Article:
Legislative Assembly for the ACT: 2005 Week 5 Hansard (7 April) . . Page.. 1581..
MR GENTLEMAN (continuing):
As with the example of Valley FM, participation of senior citizens in our community is extensive. Seniors Week is a great showcasing of the events, activities and involvement of seniors in our community. It is the work of committed participant organisations like Valley FM in these activities that provides such excellent opportunities—together with the ongoing practical and financial support of the ACT government, in addition to the community grants initiative—to make such an outstanding contribution to our community.
Hospital waiting lists
MR SMYTH: (Brindabella—Leader of the Opposition) (6.26): I will use up the last couple of minutes to finish my speech from last night that I, unfortunately, did not get through. The final points of my speech are—and this is for Minister Corbell—about radiotherapy treatment.
This is what happened: in December 2001 the government appropriated money—some $2.75 million—for various radiotherapy equipment. This included not one but two multileaf collimators, a CT simulator and new planning software. In July 2002 the estimates committee was told that the new equipment was installed "and we now have a planning system that is one of the best you can get". Remember, of course, that Mr Corbell had been blaming the failure to deliver radiotherapy services on the fact that the planning system had failed. This is what estimates was told—I will read it again. It says:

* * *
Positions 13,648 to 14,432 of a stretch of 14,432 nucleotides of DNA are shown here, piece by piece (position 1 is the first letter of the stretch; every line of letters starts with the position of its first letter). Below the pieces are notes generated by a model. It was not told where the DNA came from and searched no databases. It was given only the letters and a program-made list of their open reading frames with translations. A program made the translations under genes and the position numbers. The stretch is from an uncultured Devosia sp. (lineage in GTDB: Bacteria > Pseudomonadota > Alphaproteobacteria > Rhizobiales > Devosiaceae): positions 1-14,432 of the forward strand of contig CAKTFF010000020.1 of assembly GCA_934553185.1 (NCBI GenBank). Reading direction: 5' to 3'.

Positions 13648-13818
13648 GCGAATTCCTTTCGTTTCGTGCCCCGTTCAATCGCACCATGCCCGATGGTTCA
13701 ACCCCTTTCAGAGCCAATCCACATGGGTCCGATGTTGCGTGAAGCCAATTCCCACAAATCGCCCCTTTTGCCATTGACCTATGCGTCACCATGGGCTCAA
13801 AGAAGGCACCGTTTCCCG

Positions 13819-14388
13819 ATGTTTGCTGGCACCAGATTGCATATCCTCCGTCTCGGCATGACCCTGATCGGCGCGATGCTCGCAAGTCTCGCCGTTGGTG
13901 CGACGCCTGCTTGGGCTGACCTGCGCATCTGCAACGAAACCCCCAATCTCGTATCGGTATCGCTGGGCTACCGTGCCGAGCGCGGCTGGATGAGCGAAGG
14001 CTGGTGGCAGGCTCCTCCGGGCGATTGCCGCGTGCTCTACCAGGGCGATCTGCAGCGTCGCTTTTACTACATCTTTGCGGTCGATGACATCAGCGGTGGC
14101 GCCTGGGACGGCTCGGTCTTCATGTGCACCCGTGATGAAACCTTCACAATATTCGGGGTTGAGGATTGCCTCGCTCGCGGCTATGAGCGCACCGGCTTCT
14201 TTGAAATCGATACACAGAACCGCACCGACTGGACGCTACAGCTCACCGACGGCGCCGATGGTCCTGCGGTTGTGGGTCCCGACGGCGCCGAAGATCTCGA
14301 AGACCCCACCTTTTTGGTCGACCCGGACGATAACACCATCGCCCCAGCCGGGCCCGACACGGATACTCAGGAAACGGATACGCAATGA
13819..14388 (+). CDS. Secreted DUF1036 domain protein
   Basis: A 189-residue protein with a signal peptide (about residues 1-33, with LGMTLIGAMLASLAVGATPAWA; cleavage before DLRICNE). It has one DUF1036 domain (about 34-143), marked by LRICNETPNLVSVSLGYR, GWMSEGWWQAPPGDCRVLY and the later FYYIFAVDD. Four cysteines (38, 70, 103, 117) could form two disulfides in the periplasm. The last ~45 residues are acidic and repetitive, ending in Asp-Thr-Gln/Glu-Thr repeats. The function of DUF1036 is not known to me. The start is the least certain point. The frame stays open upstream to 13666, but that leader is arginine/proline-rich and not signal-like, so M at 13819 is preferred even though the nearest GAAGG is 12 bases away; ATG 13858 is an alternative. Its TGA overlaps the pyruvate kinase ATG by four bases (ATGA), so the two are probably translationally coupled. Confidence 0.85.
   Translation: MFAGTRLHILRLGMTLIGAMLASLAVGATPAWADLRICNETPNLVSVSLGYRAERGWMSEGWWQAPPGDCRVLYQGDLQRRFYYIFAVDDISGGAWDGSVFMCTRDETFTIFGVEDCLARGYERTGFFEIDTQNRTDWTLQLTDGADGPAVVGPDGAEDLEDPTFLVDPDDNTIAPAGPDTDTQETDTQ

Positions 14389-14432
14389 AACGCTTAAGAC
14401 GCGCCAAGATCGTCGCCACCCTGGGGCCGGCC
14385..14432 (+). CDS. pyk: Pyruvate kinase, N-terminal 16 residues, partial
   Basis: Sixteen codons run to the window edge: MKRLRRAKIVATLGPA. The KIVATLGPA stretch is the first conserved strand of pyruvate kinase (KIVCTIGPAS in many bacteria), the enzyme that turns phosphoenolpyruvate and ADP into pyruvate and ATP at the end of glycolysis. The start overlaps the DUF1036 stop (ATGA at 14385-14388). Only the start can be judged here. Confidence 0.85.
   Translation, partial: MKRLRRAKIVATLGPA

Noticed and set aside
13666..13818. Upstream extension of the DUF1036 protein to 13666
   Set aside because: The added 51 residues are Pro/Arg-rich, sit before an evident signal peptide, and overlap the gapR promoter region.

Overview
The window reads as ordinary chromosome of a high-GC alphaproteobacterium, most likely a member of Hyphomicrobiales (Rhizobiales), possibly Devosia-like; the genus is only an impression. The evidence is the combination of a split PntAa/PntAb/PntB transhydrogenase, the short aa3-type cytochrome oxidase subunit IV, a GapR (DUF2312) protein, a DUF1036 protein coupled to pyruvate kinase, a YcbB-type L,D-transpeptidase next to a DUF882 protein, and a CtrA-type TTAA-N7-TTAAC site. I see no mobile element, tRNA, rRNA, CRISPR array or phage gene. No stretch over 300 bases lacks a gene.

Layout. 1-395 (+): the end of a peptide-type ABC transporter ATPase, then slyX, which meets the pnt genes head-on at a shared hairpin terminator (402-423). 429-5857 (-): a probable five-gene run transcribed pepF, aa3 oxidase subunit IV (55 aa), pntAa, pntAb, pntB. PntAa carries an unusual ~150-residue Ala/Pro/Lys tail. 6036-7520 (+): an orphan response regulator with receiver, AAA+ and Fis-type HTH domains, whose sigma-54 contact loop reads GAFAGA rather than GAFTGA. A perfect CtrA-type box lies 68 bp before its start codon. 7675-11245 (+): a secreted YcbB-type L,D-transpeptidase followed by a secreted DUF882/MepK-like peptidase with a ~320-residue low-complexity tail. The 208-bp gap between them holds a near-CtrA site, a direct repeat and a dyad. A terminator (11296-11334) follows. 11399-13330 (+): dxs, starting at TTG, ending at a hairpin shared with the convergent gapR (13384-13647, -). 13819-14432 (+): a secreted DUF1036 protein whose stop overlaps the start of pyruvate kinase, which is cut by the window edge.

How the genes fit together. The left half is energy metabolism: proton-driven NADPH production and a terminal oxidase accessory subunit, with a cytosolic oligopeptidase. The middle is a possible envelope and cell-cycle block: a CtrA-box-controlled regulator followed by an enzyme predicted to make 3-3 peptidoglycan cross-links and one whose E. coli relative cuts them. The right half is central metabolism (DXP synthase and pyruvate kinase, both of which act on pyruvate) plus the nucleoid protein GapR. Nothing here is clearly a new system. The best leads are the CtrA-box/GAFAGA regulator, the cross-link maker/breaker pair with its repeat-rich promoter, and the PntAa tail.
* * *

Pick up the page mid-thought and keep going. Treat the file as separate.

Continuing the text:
... we now have a planning system that is one of the best you can get. It's a three-dimensional system and it enormously improves our ability to plan the radiation therapy for our patients.
The fact that this is a 3D system indicates that, in 2002, it was already linked to the CT simulator; so Mr Corbell might like to seek some more information from his department on that score. In March 2005 the minister, under the hammer on radiotherapy services, made up some claptrap about a replacement planning system and was caught out by the opposition. I think the minister should come down and correct the record.
The other point that I would like to take up with the minister is that today in question time, in response to a question from Mrs Burke, Mr Corbell said:
The point I need to make is that those data have been affected by some changes in relation to measuring both outpatients and inpatients.
The gist of it seems to be that some services previously provided at the hospital and counted as in-patient services are now outpatient services. I think the minister needs to come down and tell us which elective surgeries—and I use the term "elective surgeries"—are being done as outpatient services. I suspect the answer is none. People are waiting for admission. If the surgery were being done when they were outpatients, they could have got the surgery. So the minister's answer this afternoon is incorrect yet again.